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  SECURE CODE COACH

Stay ahead of secure coding best practices.

The cyber-threat landscape is constantly shifting and staying ahead of common software vulnerabilities is more important than ever. With a range of handy secure coding guidelines, hands-on missions, and videos we can help keep you up to date with best practices.

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Secure Code Coach

{
 "dependencies": {
   "foo": "1.0.0 - 2.9999.9999",
   "bar": ">=1.0.2 <2.1.2"
 }
}

Using Components with Known Vulnerabilities

Most applications make use of large amounts of third-party components. These components provide everything from logging, templating, database access, and more. This makes developing software much easier and saves a lot of time. But they're also made by people, which means some will inevitably contain vulnerabilities. Read the guideline to find out more.

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Using Components with Known Vulnerabilities
Our top secure coding guidelines.

Many frameworks also have a set of endpoints that can be enabled which allows for monitoring of the application, whether that's in a production or test/dev environment. These can include:

Metrics (Prometheus)
Logs
Environment information
Path/Url Mappings

Security Misconfiguration

Security Misconfiguration is somewhat of an umbrella term that covers common vulnerabilities that come into play because of an application’s configuration settings, rather than bad code. It’s a wide-ranging subject and it’s heavily dependent on factors like your technology stack. Often times addressing these issues is something that seems simple, like changing a configuration file or even a single line of code, but the impact and consequences of these vulnerabilities can be severe. Read our guideline to learn more about this vulnerability and how to mitigate it.

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Security Misconfiguration
Our top secure coding guidelines.

ts
let url = request.params.url;

let response = http.get(url);
let render = response.render();

return render.export();

Server-Side Request Forgery

Server-Side Request Forgery vulnerabilities occur when a user is able to cause an application to make HTTP requests to an attacker-determined domain. If an application has access to private/internal networks, an attacker could also cause the application to make requests to internal servers. We’ll take a closer look at this with some examples to better understand what it looks like in action in this guideline.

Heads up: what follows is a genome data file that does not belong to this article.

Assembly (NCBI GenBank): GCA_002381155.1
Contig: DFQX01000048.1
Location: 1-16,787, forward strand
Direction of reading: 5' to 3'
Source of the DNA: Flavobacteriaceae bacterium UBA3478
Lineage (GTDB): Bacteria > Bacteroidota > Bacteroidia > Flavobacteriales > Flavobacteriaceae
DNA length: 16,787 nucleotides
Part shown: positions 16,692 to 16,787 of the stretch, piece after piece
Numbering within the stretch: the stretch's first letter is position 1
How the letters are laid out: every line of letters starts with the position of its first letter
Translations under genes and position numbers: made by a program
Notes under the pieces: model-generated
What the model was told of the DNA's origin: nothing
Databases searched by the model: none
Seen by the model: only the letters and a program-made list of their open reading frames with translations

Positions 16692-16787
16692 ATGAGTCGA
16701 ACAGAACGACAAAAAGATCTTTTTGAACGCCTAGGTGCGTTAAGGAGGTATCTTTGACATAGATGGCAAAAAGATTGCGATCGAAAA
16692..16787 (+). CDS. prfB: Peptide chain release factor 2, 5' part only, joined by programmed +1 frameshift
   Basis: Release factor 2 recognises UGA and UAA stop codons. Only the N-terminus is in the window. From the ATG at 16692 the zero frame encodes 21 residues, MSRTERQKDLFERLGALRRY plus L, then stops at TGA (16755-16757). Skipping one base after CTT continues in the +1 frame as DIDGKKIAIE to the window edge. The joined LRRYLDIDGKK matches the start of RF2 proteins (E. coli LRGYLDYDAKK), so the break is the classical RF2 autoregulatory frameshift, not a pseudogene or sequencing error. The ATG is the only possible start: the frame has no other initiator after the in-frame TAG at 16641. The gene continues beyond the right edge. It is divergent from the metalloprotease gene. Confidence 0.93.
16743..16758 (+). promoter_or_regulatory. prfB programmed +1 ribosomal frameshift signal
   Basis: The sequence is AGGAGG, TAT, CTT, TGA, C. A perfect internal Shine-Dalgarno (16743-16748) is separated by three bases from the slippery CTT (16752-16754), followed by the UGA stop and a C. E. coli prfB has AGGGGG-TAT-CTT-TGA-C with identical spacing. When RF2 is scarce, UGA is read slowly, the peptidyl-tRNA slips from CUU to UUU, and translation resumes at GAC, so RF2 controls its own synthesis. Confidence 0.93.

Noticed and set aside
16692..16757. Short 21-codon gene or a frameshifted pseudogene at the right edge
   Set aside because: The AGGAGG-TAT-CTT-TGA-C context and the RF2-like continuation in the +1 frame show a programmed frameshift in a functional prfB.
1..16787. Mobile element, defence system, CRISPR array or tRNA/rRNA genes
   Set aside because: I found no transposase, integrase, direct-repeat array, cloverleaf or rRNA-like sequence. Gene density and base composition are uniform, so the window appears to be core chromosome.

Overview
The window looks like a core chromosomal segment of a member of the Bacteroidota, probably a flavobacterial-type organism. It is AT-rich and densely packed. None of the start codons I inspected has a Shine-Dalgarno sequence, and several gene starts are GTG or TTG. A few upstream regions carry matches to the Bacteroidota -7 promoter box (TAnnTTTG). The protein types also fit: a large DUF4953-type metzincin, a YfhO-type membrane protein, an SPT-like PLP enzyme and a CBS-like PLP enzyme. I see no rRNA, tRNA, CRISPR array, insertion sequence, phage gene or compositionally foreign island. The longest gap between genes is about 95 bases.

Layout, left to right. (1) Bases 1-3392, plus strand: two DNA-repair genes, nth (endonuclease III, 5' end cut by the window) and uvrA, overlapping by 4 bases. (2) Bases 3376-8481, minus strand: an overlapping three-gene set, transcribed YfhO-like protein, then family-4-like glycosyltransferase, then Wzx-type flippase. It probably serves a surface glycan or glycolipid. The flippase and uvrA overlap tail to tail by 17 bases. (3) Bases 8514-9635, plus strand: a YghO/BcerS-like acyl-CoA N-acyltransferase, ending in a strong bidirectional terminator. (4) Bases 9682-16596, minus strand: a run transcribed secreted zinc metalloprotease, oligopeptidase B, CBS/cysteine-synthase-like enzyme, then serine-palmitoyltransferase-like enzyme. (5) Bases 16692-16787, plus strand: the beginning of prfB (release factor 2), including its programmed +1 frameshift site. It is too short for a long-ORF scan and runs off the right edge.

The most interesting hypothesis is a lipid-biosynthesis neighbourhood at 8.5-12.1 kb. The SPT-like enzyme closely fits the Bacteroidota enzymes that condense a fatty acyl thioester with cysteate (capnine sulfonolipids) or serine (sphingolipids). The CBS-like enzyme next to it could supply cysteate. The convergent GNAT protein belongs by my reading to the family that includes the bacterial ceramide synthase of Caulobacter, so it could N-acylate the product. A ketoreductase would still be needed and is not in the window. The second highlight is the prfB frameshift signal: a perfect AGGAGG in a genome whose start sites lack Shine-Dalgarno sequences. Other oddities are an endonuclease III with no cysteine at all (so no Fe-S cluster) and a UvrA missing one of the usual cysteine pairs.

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Server-Side Request Forgery
Our top secure coding guidelines.

import mysql.connector
db = mysql.connector.connect
#Bad Practice. Avoid this! This is just for learning.
(host="localhost", user="newuser", passwd="pass", db="sample")
cur = db.cursor()
name = raw_input('Enter Name: ')
cur.execute("SELECT * FROM sample_data WHERE Name = '%s';" % name) for row in cur.fetchall(): print(row)
db.close()

SQL Injection

SQL injection (SQLi) injects code into SQL statements to attack and gather important information from an application. It is a web security vulnerability. It is the most common technique of hacking that manipulates the database and extracts crucial information from it.

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SQL Injection
Our top secure coding guidelines.

Missions & Walkthroughs

Explore our library of free interactive content.

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Secure Code Warrior Research

The state of developer-driven security report, 2022

For the 2nd year, Secure Code Warrior commissioned research with Evans Data Corp. to survey 1,200 developers globally to understand the skills, perceptions, and behaviors when it comes to secure coding practices and the barriers to adoption. Download the report or read the whitepaper for the findings and analysis of The State of Developer-Driven Security, 2022.

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  LEARN VISUALLY

Secure Code Cinema

Visit our curated YouTube playlist where you’ll find general software cybersecurity tips as well as insights about current and ongoing cyber-threats and stories from developers about how they got interested in security.

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Leaders in DevSec with Prajwal Shetty

Hear from Prajwal Shetty, senior technical lead, and find out how he developed a passion for security and pursued formal training to develop his career as well as the various secure coding projects he’s working on.

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Leaders in DevSec with Lexi Condon

Lexi Condon’s career in security and secure coding began while she was working as a unit tester, but her interest in coding started much earlier than that when she realized she could modify games she played. Hear about how she decided to use these powers for good.

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Securing Software with Erik Costlow

Erik Costlow, Director of developer relations at Contrast Security, shared a few tips on how to consider security at every stage of the development lifecycle so it doesn’t pop up at the last minute and cause delays. He offered three different recommendations on how to do this including dependency analysis, static analysis, and instrumented analysis.

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